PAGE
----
The Mets entered the postseason with the best home winning percentage in the postseason. They lost two out of three getting outscored 16-8. They scored a total of one run in their two losses. ONE RUN.
This was a complete collapse from a team we all expected to be a true World Series contender. It failed because it couldn’t beat bad teams. It failed for so many reasons. In the end, this was a historic collapse in its own right, and yes, it was absolutely worse than 2007 because this team should have won the World Series.
The reason the New York Mets lost to the San Diego Padres was Max Scherzer was terrible. It was a career worst postseason start for him.
The Padres hit four homers against him. FOUR! They knocked him out after scoring seven over 4.2 innings.
Yu Darvish was shaky over the first four, but the Mets couldn’t push a run across. For all intents and purposes, the game was over.
Except, it wasn’t. There were still five innings. It’s a best-of-three. It’s not a June game where you lick your wounds and come back tomorrow.
A team has to actively do everything in their power to win the game. There’s no 162 game picture. You absolutely have to do everything you can to try to win every game.
Except, Buck Showalter isn’t interested in doing that. Again, there’s a reason the New York Yankees and Arizona Diamondbacks won the World Series after he was gone.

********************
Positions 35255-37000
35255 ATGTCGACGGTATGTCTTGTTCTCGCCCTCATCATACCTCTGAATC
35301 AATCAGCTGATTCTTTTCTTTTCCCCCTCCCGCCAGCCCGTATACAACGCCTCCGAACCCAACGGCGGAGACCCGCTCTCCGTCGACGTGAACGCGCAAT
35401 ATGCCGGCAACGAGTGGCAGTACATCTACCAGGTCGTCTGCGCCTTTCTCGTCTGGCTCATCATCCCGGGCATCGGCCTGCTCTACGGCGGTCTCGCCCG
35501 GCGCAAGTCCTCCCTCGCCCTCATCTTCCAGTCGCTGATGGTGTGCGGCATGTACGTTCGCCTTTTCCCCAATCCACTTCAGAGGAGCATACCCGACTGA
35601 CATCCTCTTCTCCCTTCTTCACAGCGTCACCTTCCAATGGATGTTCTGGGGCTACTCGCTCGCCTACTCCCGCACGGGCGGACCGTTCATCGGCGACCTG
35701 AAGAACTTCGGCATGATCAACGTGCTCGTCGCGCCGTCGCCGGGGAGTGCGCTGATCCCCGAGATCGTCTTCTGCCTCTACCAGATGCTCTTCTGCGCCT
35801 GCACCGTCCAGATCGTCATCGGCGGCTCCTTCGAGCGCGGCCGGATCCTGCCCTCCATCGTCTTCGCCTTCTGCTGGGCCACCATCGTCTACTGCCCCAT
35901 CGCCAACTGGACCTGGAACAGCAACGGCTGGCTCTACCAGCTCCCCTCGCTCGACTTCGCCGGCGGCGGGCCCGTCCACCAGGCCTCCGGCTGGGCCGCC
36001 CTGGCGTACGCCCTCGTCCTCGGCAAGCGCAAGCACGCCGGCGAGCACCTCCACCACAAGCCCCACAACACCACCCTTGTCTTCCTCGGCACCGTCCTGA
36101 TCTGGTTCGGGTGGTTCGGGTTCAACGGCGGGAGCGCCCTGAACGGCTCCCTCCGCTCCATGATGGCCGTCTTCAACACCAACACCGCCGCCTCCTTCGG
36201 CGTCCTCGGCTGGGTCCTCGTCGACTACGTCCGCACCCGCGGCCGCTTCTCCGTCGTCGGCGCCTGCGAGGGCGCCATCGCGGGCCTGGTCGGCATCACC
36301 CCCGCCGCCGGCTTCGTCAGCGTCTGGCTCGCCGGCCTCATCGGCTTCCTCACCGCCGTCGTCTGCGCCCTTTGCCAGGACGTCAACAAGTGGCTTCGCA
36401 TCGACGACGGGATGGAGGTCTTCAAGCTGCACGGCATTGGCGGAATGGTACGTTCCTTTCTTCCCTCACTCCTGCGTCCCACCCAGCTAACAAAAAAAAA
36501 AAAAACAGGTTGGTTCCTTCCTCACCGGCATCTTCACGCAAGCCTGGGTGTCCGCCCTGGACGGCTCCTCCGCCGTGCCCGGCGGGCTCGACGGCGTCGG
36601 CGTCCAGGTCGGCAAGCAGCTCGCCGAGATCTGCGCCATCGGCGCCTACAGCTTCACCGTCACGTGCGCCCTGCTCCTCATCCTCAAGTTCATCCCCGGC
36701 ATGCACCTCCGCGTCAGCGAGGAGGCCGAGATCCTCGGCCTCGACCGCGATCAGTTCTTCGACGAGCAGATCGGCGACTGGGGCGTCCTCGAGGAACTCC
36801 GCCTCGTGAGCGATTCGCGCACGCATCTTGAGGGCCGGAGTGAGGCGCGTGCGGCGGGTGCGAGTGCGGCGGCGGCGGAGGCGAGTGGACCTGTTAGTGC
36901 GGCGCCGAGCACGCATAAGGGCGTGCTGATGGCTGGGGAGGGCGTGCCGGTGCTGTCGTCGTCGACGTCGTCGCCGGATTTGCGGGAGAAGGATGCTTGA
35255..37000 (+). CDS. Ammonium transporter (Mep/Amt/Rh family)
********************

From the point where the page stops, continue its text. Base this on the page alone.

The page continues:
Eduardo Escobar got the crowd back into it a bit hitting a homer off Darvish. The seven run deficit was now six.
Eduardo Escobar showed up pic.twitter.com/W8LW31VhBj— Shea Station (@shea_station) October 8, 2022
It was 7-1 with one out. Tomás Nido was due up. There was zero excuse for him to bat in that situation. You don’t send him to the plate if you’re actually trying to win.
Nido has a career 62 wRC+. He was better than that this season with a 74 wRC+. He was ice cold heading into the postseason hitting .217 over the past two weeks.
Starting him was one thing. He’s a great defensive catcher. However, at this time, the Mets needed a bat.
Notably, James McCann has hit Darvish very well. He was 4-for-10, 2B, 2 HR, 5 RBI, BB, and 5 K against Darvish. He was also hot at the plate heading into the postseason.
Still, he had a poor year at the plate and May not have everyone’s trust. That’s fine. The Mets also had Francisco Álvarez.
The Mets had three catchers and could roll the dice here. The crowd would’ve gotten more into it.
Nope, he sent Nido to the plate. The same Nido who has been a poor hitter his entire career. The same Nido who was overmatched in his first at-bat when he failed to drive a runner home from third.
Nido would meekly fly out. After him, Brandon Nimmo tripled and would be stranded there.
What’s really frustrating about the entire situation was Showalter would pinch hit Luis Guillorme for Nido in the seventh. This wasn’t faith in Nido. No, it was Showalter thinking it was too soon to start trying to overcome a six run deficit.
Even between, with two outs in the ninth, Showalter would pinch hit Álvarez for McCann. Obviously, the best time to utilitize the benefits of having three catchers on the roster is two outs and down sixth in the ninth.
The truth is Showalter is a bad postseason manager. He blew it again tonight by just throwing away an out in the fifth on a batter he didn’t ultimately trust to get a hit.
The argument is batting Álvarez in the fifth probably doesn’t matter because the Mets were losing anyway. Its a garbage point.
The point is this is the postseason. You su everything you can to win. Showalter didn’t. His later moves proved that he didn’t believe Nido batting gave the Mets the best chance to win.